arachidonic acid


ar·​a·​chi·​don·​ic acid ˌa-rə-kə-ˈdä-nik- How to pronounce arachidonic acid (audio)
: a liquid unsaturated fatty acid C20H32O2 that occurs in most animal fats, is a precursor of prostaglandins, and is considered essential in animal nutrition

Example Sentences

Recent Examples on the Web But too many of these fatty acids can cause inflammation when the body ultimately breaks them down into arachidonic acid, which lowers the body’s pain threshold. Sandee Lamotte, CNN, 12 Oct. 2022 According to PetMD, cats also need higher proportions of protein in their diet than dogs, as well as taurine, arachidonic acid, vitamin A and niacin. Jacob Livesay, USA TODAY, 22 July 2022 But the concentrations of vitamin A and arachidonic acid weren't even measured. Marta Zaraska,, 10 July 2019 There is arachidonic acid, an omega-6 fatty acid the body uses to make pro-inflammatory local hormones. Bryant Stamford, The Courier-Journal, 3 May 2018

These examples are programmatically compiled from various online sources to illustrate current usage of the word 'arachidonic acid.' Any opinions expressed in the examples do not represent those of Merriam-Webster or its editors. Send us feedback about these examples.

Word History


New Latin Arachid-, Arachis + English -onic (as in gluconic acid)

First Known Use

1913, in the meaning defined above

Time Traveler
The first known use of arachidonic acid was in 1913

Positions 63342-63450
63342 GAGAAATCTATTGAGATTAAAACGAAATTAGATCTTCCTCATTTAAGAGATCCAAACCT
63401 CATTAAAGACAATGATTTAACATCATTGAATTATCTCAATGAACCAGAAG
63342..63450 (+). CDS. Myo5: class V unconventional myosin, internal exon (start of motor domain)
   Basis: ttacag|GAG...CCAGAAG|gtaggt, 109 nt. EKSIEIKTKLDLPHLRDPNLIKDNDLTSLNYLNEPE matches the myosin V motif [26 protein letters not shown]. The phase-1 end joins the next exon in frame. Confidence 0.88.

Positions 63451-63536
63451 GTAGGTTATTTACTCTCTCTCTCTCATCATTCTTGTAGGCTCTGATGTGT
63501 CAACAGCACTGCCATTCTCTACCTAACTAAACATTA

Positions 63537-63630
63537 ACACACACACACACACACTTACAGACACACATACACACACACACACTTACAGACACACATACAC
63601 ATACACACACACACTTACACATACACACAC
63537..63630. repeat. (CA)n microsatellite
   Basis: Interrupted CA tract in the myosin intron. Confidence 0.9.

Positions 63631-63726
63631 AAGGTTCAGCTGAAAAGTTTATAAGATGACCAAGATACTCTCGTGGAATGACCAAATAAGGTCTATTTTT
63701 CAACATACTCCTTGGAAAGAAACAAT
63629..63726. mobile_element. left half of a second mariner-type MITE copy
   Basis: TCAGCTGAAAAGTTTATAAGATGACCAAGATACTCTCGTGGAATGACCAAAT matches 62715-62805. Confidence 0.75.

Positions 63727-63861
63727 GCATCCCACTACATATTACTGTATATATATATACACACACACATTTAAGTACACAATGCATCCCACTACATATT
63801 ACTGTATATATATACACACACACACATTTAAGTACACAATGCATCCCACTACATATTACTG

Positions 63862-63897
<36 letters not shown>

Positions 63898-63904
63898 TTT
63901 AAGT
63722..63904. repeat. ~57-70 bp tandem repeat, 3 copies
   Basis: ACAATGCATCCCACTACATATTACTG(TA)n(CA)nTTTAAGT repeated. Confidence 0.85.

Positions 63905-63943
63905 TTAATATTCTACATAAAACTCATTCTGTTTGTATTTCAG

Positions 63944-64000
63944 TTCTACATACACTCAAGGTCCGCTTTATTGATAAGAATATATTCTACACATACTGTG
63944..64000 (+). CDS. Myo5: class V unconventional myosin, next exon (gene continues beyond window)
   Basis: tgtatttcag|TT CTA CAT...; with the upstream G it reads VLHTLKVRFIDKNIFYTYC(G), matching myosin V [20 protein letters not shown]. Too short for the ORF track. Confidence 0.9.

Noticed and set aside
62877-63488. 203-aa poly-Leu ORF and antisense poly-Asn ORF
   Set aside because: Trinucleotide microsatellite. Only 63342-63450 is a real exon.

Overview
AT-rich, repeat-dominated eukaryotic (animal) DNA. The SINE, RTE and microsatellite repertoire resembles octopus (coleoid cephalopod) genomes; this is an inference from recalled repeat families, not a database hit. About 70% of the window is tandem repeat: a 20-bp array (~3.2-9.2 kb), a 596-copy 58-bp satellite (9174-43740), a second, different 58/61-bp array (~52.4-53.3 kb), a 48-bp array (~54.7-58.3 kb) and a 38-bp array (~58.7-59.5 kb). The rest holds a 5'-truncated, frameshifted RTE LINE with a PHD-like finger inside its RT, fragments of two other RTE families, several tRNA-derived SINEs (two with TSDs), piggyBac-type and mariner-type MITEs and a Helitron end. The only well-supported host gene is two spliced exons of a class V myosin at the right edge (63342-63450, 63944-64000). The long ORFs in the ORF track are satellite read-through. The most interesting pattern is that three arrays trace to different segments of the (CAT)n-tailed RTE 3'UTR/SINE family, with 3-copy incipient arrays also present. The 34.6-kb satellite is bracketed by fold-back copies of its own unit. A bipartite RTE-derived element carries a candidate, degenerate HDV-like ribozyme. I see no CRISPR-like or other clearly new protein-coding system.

Dictionary Entries Near arachidonic acid

Cite this Entry

“Arachidonic acid.” Dictionary, Merriam-Webster, Accessed 30 Mar. 2023.

Medical Definition

arachidonic acid

ar·​a·​chi·​don·​ic acid ˌar-ə-kə-ˌdän-ik- How to pronounce arachidonic acid (audio)
: a liquid unsaturated fatty acid C20H32O2 that occurs in most animal fats, is a precursor of prostaglandins and leukotrienes, and is considered essential in animal nutrition
In a biological system for the regulation of various cell functions, arachidonic acid plays a unique role as a precursor molecule which is transformed into potent mediators with far-ranging effects.Bengt Samuelsson, Science
The prostaglandins and the leukotrienes share a common origin. They are derived, by two different enzymatic pathways, from arachidonic acid, which is formed in cells whose cell membrane has been disrupted.Paul D. Buisseret, Scientific American
Fish and other vertebrates also rely on arachidonic acid, another fat, to make compounds for managing stress and immunity.Janet Raloff, Science News
Pulmonary hypertension is thought to be due to activation and release of vasoactive mediators, including arachidonic acid metabolites, accompanied by diffuse pulmonary microvascular thrombosisHarriet Kitzman et al., The Journal of the American Medical Association
abbreviation AA, ARA

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